ARTHUR H. HEALEY, J.
This is an appeal from a jury verdict for the plaintiff, Ralph W. P. Buckman, in the amount of $51,595.94. On appeal, the defendant, People Express, Inc., claims that the trial court erred in (1) instructing the jury as to bad faith, (2) improperly allowing a recovery for emotional distress, and (3) refusing to grant its motion for remittitur.
The jury could reasonably have found the following background facts. On December 14, 1984, the plaintiff was terminated from his employment with the defendant. On the day after his termination, the plaintiff, citing various medical problems,
From December 15, 1984, until early March, 1985, the plaintiff was under the impression that he had no medical coverage. As a result, he became withdrawn, very depressed, unable to eat or sleep, upset and teary, and felt inadequate and irresponsible as a husband and father.
After the trial court denied the defendant's motions to set aside the verdict and for remittitur, the defendant, on October 9, 1986, filed an appeal in the Appellate Court. On December 19, 1986, this court transferred the appeal to itself. Practice Book § 4023. On June 3, 1987, this court granted the plaintiff's motion for expedited hearing. Practice Book § 4187.
The defendant's first claim is that the trial court erred in instructing the jury as to the bad faith alleged in the second count of the plaintiff's complaint. In support of this claim, the defendant argues that such instructions were inappropriate because General Statutes "§ 38-262d (a) provides the plaintiff with the sole remedy," namely, that "the employer shall be liable for benefits to the same extent as the insurer or hospital or medical service corporation would have been liable if coverage had not been terminated." The defendant maintains that the employee is "made whole" by the statute and that "[n]owhere in the statute's legislative history does there occur a hint that the legislature meant to provide a recovery for `bad faith.'"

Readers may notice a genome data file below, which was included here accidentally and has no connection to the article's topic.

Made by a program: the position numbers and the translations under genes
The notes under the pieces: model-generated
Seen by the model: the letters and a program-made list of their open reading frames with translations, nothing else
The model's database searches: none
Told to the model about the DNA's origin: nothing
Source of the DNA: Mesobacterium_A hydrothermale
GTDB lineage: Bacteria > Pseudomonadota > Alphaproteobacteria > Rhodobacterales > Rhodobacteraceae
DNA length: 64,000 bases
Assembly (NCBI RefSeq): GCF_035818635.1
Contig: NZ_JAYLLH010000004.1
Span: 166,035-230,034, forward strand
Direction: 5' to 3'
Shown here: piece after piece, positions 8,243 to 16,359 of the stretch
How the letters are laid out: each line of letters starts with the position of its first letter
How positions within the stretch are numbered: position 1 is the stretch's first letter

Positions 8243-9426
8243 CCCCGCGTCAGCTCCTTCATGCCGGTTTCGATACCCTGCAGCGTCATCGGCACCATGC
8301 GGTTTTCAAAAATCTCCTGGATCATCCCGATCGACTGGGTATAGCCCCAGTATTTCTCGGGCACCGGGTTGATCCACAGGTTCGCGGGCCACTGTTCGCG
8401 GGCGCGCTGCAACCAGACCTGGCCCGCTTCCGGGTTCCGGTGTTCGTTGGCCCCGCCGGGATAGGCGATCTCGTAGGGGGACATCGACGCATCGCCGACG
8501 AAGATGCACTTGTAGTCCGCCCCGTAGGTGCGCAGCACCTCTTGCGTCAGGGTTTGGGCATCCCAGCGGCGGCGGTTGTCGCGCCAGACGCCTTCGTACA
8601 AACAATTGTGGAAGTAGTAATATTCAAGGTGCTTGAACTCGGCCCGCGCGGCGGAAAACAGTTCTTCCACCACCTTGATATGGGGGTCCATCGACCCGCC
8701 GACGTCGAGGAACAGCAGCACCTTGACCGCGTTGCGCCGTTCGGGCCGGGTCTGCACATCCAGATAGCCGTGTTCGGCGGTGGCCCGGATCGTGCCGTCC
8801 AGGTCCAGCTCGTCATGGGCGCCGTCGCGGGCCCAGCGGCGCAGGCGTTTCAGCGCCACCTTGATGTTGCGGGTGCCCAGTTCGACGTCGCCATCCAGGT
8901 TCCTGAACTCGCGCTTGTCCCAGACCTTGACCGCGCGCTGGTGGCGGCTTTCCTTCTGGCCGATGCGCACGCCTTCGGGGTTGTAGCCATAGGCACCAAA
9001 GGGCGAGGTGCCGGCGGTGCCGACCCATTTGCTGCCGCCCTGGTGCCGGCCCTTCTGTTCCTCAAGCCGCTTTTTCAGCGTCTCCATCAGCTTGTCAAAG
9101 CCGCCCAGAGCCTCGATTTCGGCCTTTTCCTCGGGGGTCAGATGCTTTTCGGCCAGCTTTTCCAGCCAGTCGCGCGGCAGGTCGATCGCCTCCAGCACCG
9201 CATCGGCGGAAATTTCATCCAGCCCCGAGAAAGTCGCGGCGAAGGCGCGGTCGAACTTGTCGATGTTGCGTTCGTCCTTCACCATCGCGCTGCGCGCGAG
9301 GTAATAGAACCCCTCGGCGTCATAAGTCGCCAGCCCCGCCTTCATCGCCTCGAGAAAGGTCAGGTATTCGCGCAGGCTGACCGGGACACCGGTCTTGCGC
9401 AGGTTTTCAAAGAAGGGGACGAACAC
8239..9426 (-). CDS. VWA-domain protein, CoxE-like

General Statutes § 38-262d provides that whenever an employee who is a member of a group hospital or medical insurance plan becomes ineligible for continued participation in such plan for any reason, the medical
The premise of the defendant's argument that the trial court erred in instructing the jury relative to a claim of bad faith is the assumption that, under the facts of this case, the only cause of action available to the plaintiff is a cause of action based on the violation of the statute. This assumption, however, is erroneous because this court recognizes an independent cause of action in tort arising from an insurer's common law duty of good faith. This cause of action is separate and distinct from the plaintiff's statutory claims. See Magnan v. Anaconda Industries, Inc., 193 Conn. 558, 566, 479 A.2d 781 (1984); Burgess v. Vanguard Ins. Co., 192 Conn. 124, 127, 470 A.2d 244 (1984); Bibeault v. Hanover Ins. Co., 417 A.2d 313 (R.I. 1980). An "implied covenant of good faith and fair dealing has been applied by this court in a variety of contractual relationships, including ... insurance contracts; Hoyt v. Factory Mutual Liberty Ins. Co., 120 Conn. 156, 159, 179 A.